Westphalia is a region in Germany, centred on the cities of Arnsberg, Bielefeld, Dortmund, Minden and Münster.Westphalia is roughly the region between the rivers Rhine and Weser, located north and south of the Ruhr River. No exact definition of borders can be given, because the name "Westphalia"...

, were recruited to excavate the tunnels and build the dome. The remainder were principally Frenchmen conscripted by the Service du travail obligatoire
Service du travail obligatoire
The Service du travail obligatoire was the forced enlistment and deportation of hundreds of thousands of French workers to Nazi Germany in order to work as forced labour for the German war effort during World War II....

 (STO), plus Soviet prisoners of war. The project was overseen by several large German construction companies, with Philip Holzman A.G. of Frankfurt am Main and the Grossdeutsche Schachtbau and Tierbohr GmbH serving as the chief contractors.

One of the most difficult challenges faced by the Germans was that of how to construct the great dome while under regular air attack. The dome's designer, Todt Organisation engineer Werner Flos, hit upon the idea of building the dome first, flat upon the ground, and then excavating the soil underneath it so that the construction works below would be protected against aerial attacks. A circular trench was excavated on the top of the hill above the quarry to an outside diameter of 84 metres (275.6 ft). The dome was built within this trench and the galleries and octagonal preparation chamber were excavated below.

As an additional bomb-proofing method, the dome was surrounded by a bomb-proof "skirt" or Zerschellerplatte of steel-reinforced concrete, 14 metres (45.9 ft) wide and 2 metres (6.6 ft) thick. This was supported by a series of buttresses, which were not tied into the dome itself, above the entrances to the Gustav and Gretchen tunnels. Another concrete structure was tied into the skirt to the northwest of the dome, which was perhaps intended for use as an observation and control tower. A separate underground building was constructed on the western side of the quarry to serve as a hospital and as offices for the engineers. A Decauville
The Decauville manufacturing company was founded by Paul Decauville , a French pioneer in industrial railways. Decauville's major innovation was the use of ready-made sections of light, narrow gauge track fastened to steel sleepers; this track was portable and could be disassembled and transported...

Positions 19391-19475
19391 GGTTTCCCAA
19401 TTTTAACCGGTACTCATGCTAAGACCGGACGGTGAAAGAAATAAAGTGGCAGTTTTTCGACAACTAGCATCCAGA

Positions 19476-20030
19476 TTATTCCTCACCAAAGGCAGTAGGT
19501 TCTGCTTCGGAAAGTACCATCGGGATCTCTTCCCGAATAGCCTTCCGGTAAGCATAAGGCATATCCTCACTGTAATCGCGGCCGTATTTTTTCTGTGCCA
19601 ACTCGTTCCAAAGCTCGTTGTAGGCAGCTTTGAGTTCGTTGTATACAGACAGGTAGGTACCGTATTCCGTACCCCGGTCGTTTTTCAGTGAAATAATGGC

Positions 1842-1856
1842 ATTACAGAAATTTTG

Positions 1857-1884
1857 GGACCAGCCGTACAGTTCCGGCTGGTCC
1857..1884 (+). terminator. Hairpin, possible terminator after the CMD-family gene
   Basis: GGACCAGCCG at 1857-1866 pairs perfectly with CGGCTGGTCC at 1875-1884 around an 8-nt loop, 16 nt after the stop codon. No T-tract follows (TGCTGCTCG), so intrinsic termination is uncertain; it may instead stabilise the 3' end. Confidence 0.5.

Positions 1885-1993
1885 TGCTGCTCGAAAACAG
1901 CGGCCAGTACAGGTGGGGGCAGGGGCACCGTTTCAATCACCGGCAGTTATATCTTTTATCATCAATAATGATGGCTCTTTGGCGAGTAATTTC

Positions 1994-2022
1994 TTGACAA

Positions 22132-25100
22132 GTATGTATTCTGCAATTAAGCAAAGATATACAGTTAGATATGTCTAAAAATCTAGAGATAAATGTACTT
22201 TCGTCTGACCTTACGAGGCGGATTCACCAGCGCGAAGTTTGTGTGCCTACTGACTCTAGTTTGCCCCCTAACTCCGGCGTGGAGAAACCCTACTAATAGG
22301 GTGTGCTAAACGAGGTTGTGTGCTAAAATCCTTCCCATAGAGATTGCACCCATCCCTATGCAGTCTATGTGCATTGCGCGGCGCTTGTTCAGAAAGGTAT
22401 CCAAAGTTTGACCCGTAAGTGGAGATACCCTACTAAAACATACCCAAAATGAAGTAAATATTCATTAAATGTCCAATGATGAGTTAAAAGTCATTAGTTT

narrow-gauge railway was installed on the quarry floor to transport supplies from the main line to the construction site.

A cube-shaped concrete building was constructed on the top of the hill, next to the dome. This was intended to be used as the bomb-proof outlet for a ventilation and air conditioning shaft – an essential element for a facility where dangerous and explosive gases were expected to be used in large quantities on a daily basis. It was never finished and when the Allies captured the site they found that the ventilation shaft had not been fully excavated. The building survived the bombing intact and is still prominently visible today.

Unlike its sister site at Watten, there was no on-site power plant; electricity at Wizernes was provided by a connection to the main electric grid, with consumption estimated at between 5,000–6,000 kVA
A volt-ampere is the unit used for the apparent power in an electrical circuit, equal to the product of root-mean-square voltage and RMS current. In direct current circuits, this product is equal to the real power in watts...


Discovery and Allied attacks

The Allies became aware of the Wizernes site in August 1943 when the Germans began laying extensive new rail sidings which were spotted by RAF reconnaissance flights. In November 1943, the Allied Central Interpretation Unit
RAF Medmenham
RAF Medmenham was a Royal Air Force station based at Danesfield House near Medmenham, in Buckinghamshire, England.Activities there specialized in photographic intelligence, and it was once the home of the RAF Intelligence Branch...